I have been conducting research on environmental education including evaluation of the impacts of environmental education programs on individuals as well as communities. By conducting social science research (e.g., surveys on and interviews with participants and other stakeholders, observation of the reaction of participants) and collaborating with practitioners of environmental education programs, I aim to reveal the short- and long-term effects of the program and to provide suggestions for improving it. I use various evaluation tools (e.g., logic model and theory of change) and approaches (e.g., 360° feedback and action research) to gain data that are scientifically significant and practically useful.
To conduct meaningful evaluations, I believe that a relationship of trust should be established between those who evaluate and those who are evaluated. An evaluator should understand the motivation and passion of practitioners regarding their programs, whereas practitioners should also clarify their objectives through the evaluation. Personally, evaluating environmental education programs is a process of collaboration between the evaluator and practitioner to determine the best design and implementation of an effective program.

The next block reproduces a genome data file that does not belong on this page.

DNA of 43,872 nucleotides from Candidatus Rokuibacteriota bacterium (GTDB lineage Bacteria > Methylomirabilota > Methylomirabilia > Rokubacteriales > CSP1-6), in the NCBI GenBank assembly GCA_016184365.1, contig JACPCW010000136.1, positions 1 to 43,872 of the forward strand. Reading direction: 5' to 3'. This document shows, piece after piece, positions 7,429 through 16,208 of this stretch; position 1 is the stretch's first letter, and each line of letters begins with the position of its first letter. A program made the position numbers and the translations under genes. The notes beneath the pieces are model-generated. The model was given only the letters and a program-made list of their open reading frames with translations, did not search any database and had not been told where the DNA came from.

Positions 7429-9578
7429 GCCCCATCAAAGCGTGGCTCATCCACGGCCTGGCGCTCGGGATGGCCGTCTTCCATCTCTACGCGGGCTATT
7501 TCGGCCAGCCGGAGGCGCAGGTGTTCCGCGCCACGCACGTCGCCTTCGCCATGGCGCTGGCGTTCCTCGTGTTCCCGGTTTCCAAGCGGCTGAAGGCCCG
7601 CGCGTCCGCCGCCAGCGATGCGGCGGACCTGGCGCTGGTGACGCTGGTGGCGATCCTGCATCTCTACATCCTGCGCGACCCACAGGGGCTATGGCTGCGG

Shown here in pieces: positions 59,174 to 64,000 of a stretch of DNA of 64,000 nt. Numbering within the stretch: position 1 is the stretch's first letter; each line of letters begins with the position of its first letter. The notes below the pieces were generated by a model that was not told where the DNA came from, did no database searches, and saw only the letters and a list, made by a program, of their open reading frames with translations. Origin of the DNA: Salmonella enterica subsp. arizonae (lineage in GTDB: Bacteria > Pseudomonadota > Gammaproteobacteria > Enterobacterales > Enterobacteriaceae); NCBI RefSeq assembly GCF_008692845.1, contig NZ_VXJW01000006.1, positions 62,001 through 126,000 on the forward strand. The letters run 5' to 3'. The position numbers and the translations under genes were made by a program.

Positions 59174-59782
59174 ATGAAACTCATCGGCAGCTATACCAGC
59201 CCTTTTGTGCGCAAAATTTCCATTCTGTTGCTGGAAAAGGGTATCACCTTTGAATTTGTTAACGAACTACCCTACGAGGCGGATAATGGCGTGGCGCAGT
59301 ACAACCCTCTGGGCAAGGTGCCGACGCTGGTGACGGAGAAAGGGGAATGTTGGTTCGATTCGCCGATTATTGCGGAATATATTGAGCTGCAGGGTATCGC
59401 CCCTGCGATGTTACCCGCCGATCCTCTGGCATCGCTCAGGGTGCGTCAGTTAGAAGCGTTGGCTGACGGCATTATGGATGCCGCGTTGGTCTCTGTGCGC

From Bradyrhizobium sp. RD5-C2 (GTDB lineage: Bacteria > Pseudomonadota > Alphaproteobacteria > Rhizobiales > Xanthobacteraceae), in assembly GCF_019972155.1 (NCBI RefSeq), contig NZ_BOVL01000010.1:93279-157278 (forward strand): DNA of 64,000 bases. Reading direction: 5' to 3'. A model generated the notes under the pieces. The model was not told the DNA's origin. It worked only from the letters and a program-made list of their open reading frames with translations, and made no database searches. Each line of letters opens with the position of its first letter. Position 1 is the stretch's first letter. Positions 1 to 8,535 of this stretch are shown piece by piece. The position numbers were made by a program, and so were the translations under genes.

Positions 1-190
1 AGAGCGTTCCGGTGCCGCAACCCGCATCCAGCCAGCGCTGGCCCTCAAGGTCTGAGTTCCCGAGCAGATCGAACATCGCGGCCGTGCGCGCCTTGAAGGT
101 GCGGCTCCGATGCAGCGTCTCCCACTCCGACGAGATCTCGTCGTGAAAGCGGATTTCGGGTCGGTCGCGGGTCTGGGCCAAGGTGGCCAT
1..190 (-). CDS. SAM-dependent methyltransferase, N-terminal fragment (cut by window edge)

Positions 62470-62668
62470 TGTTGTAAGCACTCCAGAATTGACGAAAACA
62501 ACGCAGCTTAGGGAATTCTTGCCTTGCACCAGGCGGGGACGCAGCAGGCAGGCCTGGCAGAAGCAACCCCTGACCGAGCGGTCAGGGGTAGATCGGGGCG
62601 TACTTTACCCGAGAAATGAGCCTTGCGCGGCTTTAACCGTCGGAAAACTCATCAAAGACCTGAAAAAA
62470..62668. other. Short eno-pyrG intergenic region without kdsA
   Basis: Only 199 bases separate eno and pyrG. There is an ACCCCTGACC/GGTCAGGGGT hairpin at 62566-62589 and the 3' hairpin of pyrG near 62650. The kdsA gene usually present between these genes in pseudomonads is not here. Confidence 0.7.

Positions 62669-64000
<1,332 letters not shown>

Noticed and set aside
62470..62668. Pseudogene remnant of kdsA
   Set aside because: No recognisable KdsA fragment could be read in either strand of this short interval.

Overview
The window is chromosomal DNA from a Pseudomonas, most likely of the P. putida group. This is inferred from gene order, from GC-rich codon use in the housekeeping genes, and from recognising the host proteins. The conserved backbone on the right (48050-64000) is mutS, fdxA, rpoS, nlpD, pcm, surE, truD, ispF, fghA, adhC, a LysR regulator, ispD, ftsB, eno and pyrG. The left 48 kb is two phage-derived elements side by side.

I have been working with colleagues in Japan and from around the world to advance environmental education research in Asia. In addition, I have been collaborating with researchers across fields to develop new research methods/tools for evaluating environmental education programs.